Sunday, May 18, 2014

Calder v. Bull­ case brief summary

Calder v. Bull­ case brief
Subject:  (The ability of the Supreme Court to overrule legislation on the basis of Natural law)

:   A Connecticut probate court had disapproved a will designating the respondents as beneficiaries, thus allowing petitioners to inherit as decedent's heirs at law. The Connecticut legislature passed a resolution setting aside the decree and granting a new hearing, at which the will was approved. To petitioners' claim that the Legislative act was an ex post facto law in violation of Article I, §10, the Court responded that the clause was limited to criminal legislation. But justice Chase went on to consider whether, apart from this or any other specific provision of the Constitution, a government could deprive a citizen of a vested property right.
Justice Chase believed that the drafters of the constitutions of the federal and state governments intended to create governments of limited powers and that natural law, as well as the specific provisions of written constitutions, restricted and regulated governmental power. He felt that the province of the judiciary was to ensure that the government did not violate the rights of the people under the natural law. Therefore, Justice Chase decided that the proper role of the Supreme Court was to invalidate legislation if the Justices believed that it interfered with rights that the natural law had vested in the people.
Justice Iredell, on the other hand, made a plea for what is now known as judicial restraint.  He contended that—even if natural law ought to prevail—no valid legal theory existed that indicated that a court should have the power to enforce the natural law over the will of the people as that will was reflected by the other branches of government. If the Court relied upon natural law to overturn legislative acts, the Justices not only would assume powers not granted them under the Constitution but also would disparage the democratic process. Thus, Justice Iredell believed that the courts had no role in enforcing natural law principles because enforcement of such principles would result in the subservience of the people to the individual views of the Justices.
In developing controls and checks over the state governments the federal judiciary moved slowly. The text of the Constitution and the Bill of Rights contain only a limited number of restraints on the actions of state governments. No matter how much individual Justices may have wanted to limit the authority of state governments on the basis of natural law, they realized that using natural law would be a difficult task.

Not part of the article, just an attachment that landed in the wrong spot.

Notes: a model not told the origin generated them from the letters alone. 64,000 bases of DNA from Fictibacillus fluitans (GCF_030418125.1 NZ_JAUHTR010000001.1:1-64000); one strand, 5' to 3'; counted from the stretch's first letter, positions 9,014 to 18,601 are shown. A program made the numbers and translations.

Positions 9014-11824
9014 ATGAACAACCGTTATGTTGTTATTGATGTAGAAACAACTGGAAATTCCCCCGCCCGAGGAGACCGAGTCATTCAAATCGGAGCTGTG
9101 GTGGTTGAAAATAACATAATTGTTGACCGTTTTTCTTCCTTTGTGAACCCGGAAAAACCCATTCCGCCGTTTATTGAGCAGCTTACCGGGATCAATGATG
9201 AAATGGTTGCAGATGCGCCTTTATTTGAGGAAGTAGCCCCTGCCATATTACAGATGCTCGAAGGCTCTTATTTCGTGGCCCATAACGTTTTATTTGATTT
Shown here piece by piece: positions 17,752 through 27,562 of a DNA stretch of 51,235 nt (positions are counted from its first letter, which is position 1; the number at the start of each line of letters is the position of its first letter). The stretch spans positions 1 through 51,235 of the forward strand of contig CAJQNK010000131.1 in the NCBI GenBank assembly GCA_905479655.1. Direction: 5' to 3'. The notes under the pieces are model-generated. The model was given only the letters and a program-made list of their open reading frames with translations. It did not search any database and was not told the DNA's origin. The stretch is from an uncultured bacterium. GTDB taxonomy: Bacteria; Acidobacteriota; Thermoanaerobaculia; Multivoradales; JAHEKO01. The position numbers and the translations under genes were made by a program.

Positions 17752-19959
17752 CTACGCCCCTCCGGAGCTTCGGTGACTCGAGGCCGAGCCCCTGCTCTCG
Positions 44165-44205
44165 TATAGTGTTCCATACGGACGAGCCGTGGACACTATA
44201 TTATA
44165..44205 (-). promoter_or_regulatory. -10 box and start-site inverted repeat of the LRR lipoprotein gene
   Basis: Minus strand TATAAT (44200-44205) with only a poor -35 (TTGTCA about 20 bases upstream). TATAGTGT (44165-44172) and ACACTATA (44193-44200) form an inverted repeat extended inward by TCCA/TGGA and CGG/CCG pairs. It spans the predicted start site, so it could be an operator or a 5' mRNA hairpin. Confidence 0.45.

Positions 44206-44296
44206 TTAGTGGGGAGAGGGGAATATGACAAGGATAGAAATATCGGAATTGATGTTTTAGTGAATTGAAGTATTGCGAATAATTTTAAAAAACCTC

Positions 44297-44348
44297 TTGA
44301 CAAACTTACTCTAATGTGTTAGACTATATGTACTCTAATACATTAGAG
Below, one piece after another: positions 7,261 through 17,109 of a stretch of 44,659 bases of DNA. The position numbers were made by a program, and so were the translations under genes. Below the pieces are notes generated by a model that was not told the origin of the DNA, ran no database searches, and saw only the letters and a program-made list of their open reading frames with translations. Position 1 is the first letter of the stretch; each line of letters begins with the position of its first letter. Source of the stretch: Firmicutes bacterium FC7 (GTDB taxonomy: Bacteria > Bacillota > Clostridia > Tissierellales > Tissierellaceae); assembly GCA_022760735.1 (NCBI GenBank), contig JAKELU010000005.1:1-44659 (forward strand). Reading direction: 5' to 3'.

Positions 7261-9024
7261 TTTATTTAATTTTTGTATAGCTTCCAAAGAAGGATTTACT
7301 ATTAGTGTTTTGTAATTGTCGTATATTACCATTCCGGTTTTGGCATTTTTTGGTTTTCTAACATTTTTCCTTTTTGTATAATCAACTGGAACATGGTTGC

Strong arguments against the ability of any branch of the federal government to control state actions had been made by representatives of the states. Consequently, the Justices realized that they would need something more concrete than the natural law as the basis for their decisions if they voided state legislative or executive actions. The original Constitution, however, offered little basis for assuming control of state activities through a natural law formula.
The Bill of Rights might have provided a number of specific provisions for controlling the activities of state governments. The history of the Bill of Rights, however, clearly showed that the authors of the Amendments intended that they only apply to the federal government. 
Anti-federalists had objected to the new Constitution because the document contained no specific guarantees that the new national government would not infringe on certain individual rights. The Federalists, on the other hand, had argued that no such enumeration was necessary because no power delegated to the natural government in the body of the Constitution would enable it to legitimately eliminate individual liberties. Indeed, the Federalists argued that listing protected rights would be dangerous because a government may interpret the enumeration of specific protected rights as an implied exclusion of those rights not so listed because of drafting or timing limitations.
The Anti-federalists, however, sought and gained assurances that the federal government, by amendment to the Constitution, would guarantee certain individual liberties. This bargain resulted in the first Congress drafting the Bill of Rights. The ratification process for the ten amendments went swiftly and they were ratified in 1791. The history of the Bill of Rights revealed the difficulty the Supreme Court would have had in suggesting that the Amendments were intended as a check on the powers of state governments. Indeed, the Court soon acknowledged that the Bill of Rights only limited the acts of the federal government.

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